Chase Carey vows to change Formula One '˜one-man show'
Bernie Ecclestone, who last night was forced to concede his four-decade reign of the sport had ended, wanted to host a race there. But, despite throwing his weight behind a number of projects – which would have seen Formula One cars roar past significant landmarks such as Big Ben, Buckingham Palace, and the Houses of Parliament – he failed to turn his dreams into reality.
But Carey, the sport’s new chairman and chief executive officer following Liberty Media’s £6.4billion acquisition of the sport, wants to see races staged in a number of major cities across the world.
“London is a great city, and there is no question [you think of it] when you think where are the cities you want to be in,” Carey, 62, said.
“I don’t want to get too far into speculation on any particular city at this point, but London is obviously a great city.”
The future of the British Grand Prix was recently cast in doubt after Silverstone’s owners suggested they may activate a break clause to cease racing there beyond 2019.
Silverstone agreed a 17-year deal to stage the event from 2010, but are struggling to afford the race fee which increases on a year-by-year basis. Unlike several other circuits on the Formula One calendar, Silverstone receive no government backing.
Carey added: “Having a race in the UK is clearly important to us. We look forward to engaging with Silverstone and talking about how we make sure that race can, and is, everything it should be.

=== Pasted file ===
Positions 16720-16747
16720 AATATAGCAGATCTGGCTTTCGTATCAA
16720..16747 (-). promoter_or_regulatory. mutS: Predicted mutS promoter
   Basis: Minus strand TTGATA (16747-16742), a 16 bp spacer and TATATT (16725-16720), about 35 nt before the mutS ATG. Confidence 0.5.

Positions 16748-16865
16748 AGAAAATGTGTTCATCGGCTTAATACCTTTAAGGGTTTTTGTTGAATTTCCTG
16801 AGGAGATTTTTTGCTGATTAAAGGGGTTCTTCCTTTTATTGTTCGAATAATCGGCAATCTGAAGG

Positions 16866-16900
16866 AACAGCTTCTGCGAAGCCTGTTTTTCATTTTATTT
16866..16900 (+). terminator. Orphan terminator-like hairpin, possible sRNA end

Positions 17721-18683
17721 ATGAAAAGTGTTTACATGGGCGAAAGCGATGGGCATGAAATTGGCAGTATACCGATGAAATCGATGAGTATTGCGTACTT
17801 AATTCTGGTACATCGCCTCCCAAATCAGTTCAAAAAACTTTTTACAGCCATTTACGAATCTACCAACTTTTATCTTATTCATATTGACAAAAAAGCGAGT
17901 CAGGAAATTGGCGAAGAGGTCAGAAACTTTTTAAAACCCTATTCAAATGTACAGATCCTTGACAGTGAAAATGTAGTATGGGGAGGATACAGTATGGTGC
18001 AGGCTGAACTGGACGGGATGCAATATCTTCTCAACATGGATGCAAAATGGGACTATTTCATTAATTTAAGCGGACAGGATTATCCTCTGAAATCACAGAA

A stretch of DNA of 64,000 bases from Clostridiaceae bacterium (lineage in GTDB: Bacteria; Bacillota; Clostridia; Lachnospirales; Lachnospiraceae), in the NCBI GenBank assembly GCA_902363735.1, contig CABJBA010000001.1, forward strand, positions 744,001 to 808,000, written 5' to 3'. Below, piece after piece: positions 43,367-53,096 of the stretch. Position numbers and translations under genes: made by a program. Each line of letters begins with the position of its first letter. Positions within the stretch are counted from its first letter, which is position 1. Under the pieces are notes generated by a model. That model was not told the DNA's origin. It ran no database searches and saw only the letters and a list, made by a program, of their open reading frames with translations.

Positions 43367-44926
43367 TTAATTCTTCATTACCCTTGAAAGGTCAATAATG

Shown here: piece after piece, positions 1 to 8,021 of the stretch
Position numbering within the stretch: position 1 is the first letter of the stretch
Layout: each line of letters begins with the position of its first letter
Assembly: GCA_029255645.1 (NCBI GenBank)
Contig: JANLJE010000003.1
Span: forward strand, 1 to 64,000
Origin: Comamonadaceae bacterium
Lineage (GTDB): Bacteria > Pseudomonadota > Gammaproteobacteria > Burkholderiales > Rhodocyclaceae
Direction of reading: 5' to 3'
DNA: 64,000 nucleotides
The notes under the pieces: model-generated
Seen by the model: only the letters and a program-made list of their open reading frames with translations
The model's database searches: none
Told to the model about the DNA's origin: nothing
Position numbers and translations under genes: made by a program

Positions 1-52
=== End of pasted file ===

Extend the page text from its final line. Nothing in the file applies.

“We think there are real opportunities to grow Silverstone beyond what it is today.”
Carey also spoke of his desire to add at least one more race to that already staged in America, in Austin, Texas.
He said that New York, Las Vegas, Los Angeles and Miami were all possible candidates.
The 62-year-old wants to introduce a “Superbowl” feel to each race with greater publicity and promotion afforded to every event. On the technical side, Carey has hired Ross Brawn – the British mastermind behind Michael Schumacher’s record seven titles – to look after that side of F1 with Sean Bratches, formerly of ESPN, heading up the sport’s commercial division.
And while the American paid tribute to his predecessor, he believes Ecclestone’s iron-fisted rule and political in-fighting among the teams has stunted the sport’s growth.
The Concorde Agreement, which binds the teams, its governing body, the FIA, and the Formula One Group is up for renewal in 2020 and will be among Carey’s more challenging assignments.
“I find, particularly with the teams and promoters, there has not been a long-term vision, but the deal of the day and divide and conquer,” he added.
“The decision-making recently has been pretty inefficient and to some degree ineffective and we hope to find ways to make those decisions in a much more effective and efficient way.
“We want to create more dynamic partnerships with our our sponsors, the broadcasters and promoters to figure out ways to do new and exciting things and to some degree change the culture. It has been a one-man show.
“It is still a great sport, but it can be much greater, and we need to find the solutions, find the answers, and make it better than it is.”